• Mediastinotomy

    (Chamberlain’s Procedure; Anterior Mediastinotomy)

    Definition

    The mediastinum is the area in the middle of the chest between the lungs. A mediastinotomy is the creation of a small opening in the upper chest into the mediastinum. This opening allows the doctor to examine the area between and in front of the lungs.
    The Lungs (Cut-away View)
    Nucleus factsheet image
    Copyright © Nucleus Medical Media, Inc.

    Reasons for Procedure

    This procedure is done to examine the lungs and chest. Your doctor might take tissue samples ( biopsy ). These samples are examined under a microscope to check for diseases like:
    • Cancer of the lungs , bronchi, and chest tissue
    • Lymphoma—cancer in the lymphatic system (eg, Hodgkin’s disease )
    • Infection
    • Inflammation
    • Sarcoidosis —a condition that causes swelling (inflammation) in organs like the lungs, liver, lymph nodes, and spleen
    Mediastinotomy is also done to find out if lung cancer has spread.

    Possible Complications

    Complications are rare, but no procedure is completely free of risk. If you are planning to have a mediastinotomy, your doctor will review a list of possible complications, which may include:
    • Bleeding
    • Infection
    • Hoarseness
    • Chylothorax—leakage of lymphatic fluid into the chest
    • Damage to organs in the chest
    • Pneumothorax (collapsed lung)
    Factors that may increase the risk of complications include:
    • Previous mediastinoscopy (a tube that lets your doctor see into your chest)
    • Previous chest or neck surgery
    • Pregnancy
    • Diabetes or other chronic conditions
    • Smoking
    Discuss these risks with your doctor before the procedure.

    What to Expect

    Prior to the Procedure

    Your doctor will explain the procedure to you and ask you to sign a consent form. You will be asked to stop eating and drinking for 8-10 hours before the procedure. Your doctor will tell you whether you should:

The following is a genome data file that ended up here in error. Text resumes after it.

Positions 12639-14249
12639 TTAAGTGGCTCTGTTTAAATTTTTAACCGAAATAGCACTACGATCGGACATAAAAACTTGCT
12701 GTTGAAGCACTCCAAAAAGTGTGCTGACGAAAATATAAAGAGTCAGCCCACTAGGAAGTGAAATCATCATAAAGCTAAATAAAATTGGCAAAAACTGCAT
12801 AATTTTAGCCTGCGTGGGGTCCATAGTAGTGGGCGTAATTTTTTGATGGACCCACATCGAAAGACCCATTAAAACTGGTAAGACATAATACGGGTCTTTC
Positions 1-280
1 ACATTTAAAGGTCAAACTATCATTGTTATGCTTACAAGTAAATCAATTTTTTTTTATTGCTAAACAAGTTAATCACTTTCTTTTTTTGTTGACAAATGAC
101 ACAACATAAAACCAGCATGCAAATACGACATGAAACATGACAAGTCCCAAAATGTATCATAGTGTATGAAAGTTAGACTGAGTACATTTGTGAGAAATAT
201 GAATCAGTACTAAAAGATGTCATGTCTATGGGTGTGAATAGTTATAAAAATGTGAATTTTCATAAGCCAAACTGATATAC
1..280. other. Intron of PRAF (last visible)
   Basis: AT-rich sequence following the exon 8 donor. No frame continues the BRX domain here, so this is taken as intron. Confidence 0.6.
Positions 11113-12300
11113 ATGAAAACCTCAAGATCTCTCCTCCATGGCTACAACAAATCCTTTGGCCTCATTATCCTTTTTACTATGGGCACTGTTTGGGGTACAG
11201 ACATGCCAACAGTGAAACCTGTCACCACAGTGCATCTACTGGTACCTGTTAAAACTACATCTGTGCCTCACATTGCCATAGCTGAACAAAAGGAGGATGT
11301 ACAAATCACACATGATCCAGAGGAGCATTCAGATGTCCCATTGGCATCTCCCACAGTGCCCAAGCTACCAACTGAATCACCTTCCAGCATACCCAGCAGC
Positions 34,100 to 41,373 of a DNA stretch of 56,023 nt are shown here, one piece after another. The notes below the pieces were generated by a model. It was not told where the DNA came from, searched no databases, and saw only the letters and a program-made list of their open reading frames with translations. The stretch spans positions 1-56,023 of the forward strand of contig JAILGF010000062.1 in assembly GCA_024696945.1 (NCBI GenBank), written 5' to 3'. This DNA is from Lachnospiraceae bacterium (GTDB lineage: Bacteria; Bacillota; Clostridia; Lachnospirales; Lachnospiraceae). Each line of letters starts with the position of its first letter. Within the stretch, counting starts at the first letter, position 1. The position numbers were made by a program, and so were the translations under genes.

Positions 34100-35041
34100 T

• Take any medicines before the procedure
    • Stop medicines like insulin , aspirin , or blood-thinning medicines
    On the day of the procedure:
    • You will be asked to remove any jewelry, glasses, contact lenses, or dentures.
    • You may be given medicines to help you feel sleepy and relaxed.
    • Be sure to tell your doctor if you have any allergies.
    • You will need someone to drive you home after the procedure.

    Anesthesia

    You will receive a general anesthetic through an IV in your hand or arm. This will block any pain and keep you asleep throughout the procedure. Once you are sedated, a breathing tube will be placed in your throat to help you breathe.

    Description of the Procedure

    1. You will lie on your back on an operating table.
    2. Your skin will be cleaned with an antiseptic solution.
    3. The doctor will make a small cut in your chest.
    4. The doctor will move your muscles aside so that she can examine the space between your lungs and heart.
    5. She may take tissue samples from your lungs, lymph nodes, or other parts of your chest.
    6. When the procedure is finished, she will close the opening with stitches.
    7. The wound will be covered with a dressing.

    Immediately After the Procedure